Sally Ann Triplett as Amelia Earhart

Songs: Equilibrium, Sky!, Throw it to the Wind, Lady in the Aeroplane, Lady Lindy, Sorry Mr Lindbergh, What Are We Doing Here?, Before the Dawn, Pfft!, The Farther You Go, The Landing

Story: The story is inspired by the early history of aviation, interweaving the lives of Orville and Wilbur Wright, Charles Lindbergh, Amelia Earhart and her publisher George Putnam together with the German "Glider King", Otto Lielthal, and the English Commander, Richard Byrd. The separate but sympathetic quests of these famous figures have been linked together to create a musical collage of dream chasing . Wilbur and Orville squabble and scratch their heads, plagued by doubts at Kitty Hawk and worry about returning home to be mocked as eccentric failures; Charles Lindbergh faces ghosts from his past as the long hours pass during his Atlantic crossing; and Amelia Earhart makes history with her aerial exploits, risking disaster in her attempt to fly round the world and endangering her relationship with her publisher, George Putnam who finances her first transatlantic flight just to sell books and later pursues her hand in marriage. Notes: Maltby and Shire decided to have the premiere of their new musical at the Menier Chocolate Factory where it was greeted respectfully but without any great enthusiasm. The surreal elements, such as the cast sitting on top of stepladders and operating imaginary joysticks, tended to work against any true involvement with the characters and their dreams. However, with its period-feel songs and clever lyrics, it was generally considered a worthy, if not too exciting, effort. In a revised version, it had its American premiere in New Jersey in April 2010, again directed by Sam Buntrock.

CARMEN JONES (1st Revival)

Tsakane Valentine Maswanganyi as Carmen Jones

Photo by Tristram Kenton

London run: Royal Festival Hall, July 31st – September 2nd


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CARMEN JONES (1st Revival) London run: Royal Festival Hall, July 31st – September 2nd Music: Georges Bizet Lyrics: Oscar Hammerstein II Book: Based on the opera Director: Jude Kelly Choreographer: Rafael Bonachela Musical Director: John Rigby Producer: Raymond Gubbay

Notes: By placing the London Philharmonic Orchestra in a pit in the middle of the stage, this production obliged the performers to confine the action to a narrow perimeter, restricting the dramatic momentum and creating a musical-concert hybrid – neither a purely concert-version, nor a staged production. However, the quality of the performers more than compensated, and the overall critical verdict was favourable.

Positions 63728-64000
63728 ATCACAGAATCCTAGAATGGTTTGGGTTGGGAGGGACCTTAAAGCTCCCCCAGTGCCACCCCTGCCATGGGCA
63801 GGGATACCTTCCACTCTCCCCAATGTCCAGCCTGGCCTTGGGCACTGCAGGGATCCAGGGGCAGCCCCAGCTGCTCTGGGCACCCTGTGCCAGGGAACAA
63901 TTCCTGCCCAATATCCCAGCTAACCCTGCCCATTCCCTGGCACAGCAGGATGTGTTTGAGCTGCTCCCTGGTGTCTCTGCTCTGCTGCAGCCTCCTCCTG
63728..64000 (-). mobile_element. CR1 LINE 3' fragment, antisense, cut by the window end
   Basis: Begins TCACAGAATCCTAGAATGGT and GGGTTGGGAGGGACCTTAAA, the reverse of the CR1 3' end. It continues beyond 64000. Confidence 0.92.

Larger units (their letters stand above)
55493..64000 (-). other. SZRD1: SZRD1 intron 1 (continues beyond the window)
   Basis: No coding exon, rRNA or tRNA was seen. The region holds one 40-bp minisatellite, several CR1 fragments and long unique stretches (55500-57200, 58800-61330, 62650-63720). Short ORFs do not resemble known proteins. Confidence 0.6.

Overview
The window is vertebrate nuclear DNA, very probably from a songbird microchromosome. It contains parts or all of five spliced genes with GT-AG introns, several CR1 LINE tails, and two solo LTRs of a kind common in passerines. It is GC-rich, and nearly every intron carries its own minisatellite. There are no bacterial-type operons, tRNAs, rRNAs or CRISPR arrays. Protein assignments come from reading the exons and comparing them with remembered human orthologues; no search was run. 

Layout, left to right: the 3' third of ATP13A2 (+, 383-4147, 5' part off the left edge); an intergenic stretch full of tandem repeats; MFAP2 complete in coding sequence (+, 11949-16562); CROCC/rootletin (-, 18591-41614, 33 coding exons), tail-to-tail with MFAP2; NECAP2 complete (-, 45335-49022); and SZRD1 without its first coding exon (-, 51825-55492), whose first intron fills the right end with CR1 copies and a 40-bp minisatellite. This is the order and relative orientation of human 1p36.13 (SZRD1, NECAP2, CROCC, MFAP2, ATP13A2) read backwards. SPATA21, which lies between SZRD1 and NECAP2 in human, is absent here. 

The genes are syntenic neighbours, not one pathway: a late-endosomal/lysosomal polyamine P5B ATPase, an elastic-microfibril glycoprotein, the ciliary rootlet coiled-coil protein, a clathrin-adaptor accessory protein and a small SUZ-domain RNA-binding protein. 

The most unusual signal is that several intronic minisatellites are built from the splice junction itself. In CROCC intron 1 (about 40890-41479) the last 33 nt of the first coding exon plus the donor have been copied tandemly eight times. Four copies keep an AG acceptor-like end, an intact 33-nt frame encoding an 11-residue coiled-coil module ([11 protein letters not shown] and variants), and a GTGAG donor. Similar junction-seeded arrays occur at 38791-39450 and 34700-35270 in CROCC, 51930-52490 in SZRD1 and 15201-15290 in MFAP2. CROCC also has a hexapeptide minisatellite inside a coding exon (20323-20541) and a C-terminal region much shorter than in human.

Photo by Alastair Muir

Cast: Tsakane Valentine Maswanganyi (Carmen), Andrew Clarke (Joe), Rodney Clarke (Husky Miller), Sherry Boone (Cindy-Lou), Andée-Louise Hypolite, Phillip Brown, Akiya Henry, John Moabi, Brenda Edwards, Roal Bell, Joe Speare, Yolanda Grant-Thompson

Tsakane Valentine Maswanganyi & Andrew Clarke

Original London Production: Old Vic, April 1991

FOOTLOOSE ( Return) London run: Playhouse, August 17th (123 performances) Music: Tom Snow Lyrics: Dean Pitchford Additional music: Eric Carmen, Sammy Hagar, Kenny Loggins & Jim Steinman Book: Dean Pitchford & Walter Bobbie Director- Choreographer: Karen Bruce Musical Director: Elliott Ware Cast: Tommy Sherlock (Ren), Nikki Belsher (Ethel), Julian Agnew (Rev Shaw Moore), Miria Parvin (Ariel), Lyn Paul (Vi Moore), Johnny Shentall, Giovanni Spano, Gemma O’Duffy, Sophia Normvete, Lisa Gorgin, Bob Harms, Joseph Prouse, Hugh Osborne

Photo by Ray Tang

Notes: Following its closure at the Novello Theatre in November 2006, the show went back on tour, opening in Salford in January 2007 and running until July. It then returned to London’s Playhouse Theatre in August for a second run, ending on December 1st. Original London production: Novello Theatre, April 2006 Tommy Sherlock as Ren


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BUDDY (1st Revival) London run: Duchess Theatre, August 7th (631 performances) Music & Lyrics: Various Book: Alan Janes Director: Rob Bettinson Musical Director: John Banister Producer: Theatre Partners

Cast: Dean Elliott/Matthew Wycliffe (Buddy Holly), Lee Ormsby (Big Bopper), Miguel Angel (Ritchie Valens), Mike Lloyd, Greg Last, Nick Sayce, Sean Needham, Kerry James, Lucia Rovardi, Gavin Barnes, Tari Caple, Hayley Berkley Notes: This West End revival ran until February Lee Ormsby, Dean Elliott & Miguel Angel 7th 2009 ensuring that the 50th Anniversary of Buddy Holly's death was honoured on 3 February with a special performance incorporating several new numbers for that one night only. This revival, directed again by Rob Bettinson, was scaled down from its previous incarnations, with the role of Buddy Holly equally shared by Dean Elliott and Matthew Wycliffe. At the same time, a 50th Anniversary Tour played across the UK with Oliver Seymour-Marsh and Glen Joseph as Buddy. Original London Production: Victoria Palace, October 1989 (trans. Strand -ran for 13 years)

GREASE (5th Revival) London run: Piccadilly Theatre, August 8th (1,536 performances) Music & Lyrics: Jim Jacobs & Warren Casey Additional songs: Barry Gibb, John Farrar, Louis St Louis, & Scott Simon Director: David Gilmore Choreographer: Arlene Phillips (re-staged by Stori James) Musical Director: Richard Beadle Producer: Paul Nicholas & David Ian

Cast: Danny Bayne (Danny Zuko), Susan McFadden (Sandy), Jayde Westaby (Rizzo), Sean Mulligan (Kenickie), Lee Martin (Doody), Charlie Cameron (Marty), Alana Phillips (Frenchy), Bennett Andrews (Sonny), Laurie Scarth, Jason Capewell, Tim Newman, Siobhan Dillon, Marie Daly

See Original London production, New London Theatre, June 1973 1st revival, Astoria Theatre, June 1979 2nd revival: Dominion July 1993 (transfer Cambridge Oct 1996) 3rd Revival: Dominion Oct 2001 4th revival: Victoria Palace, October 2002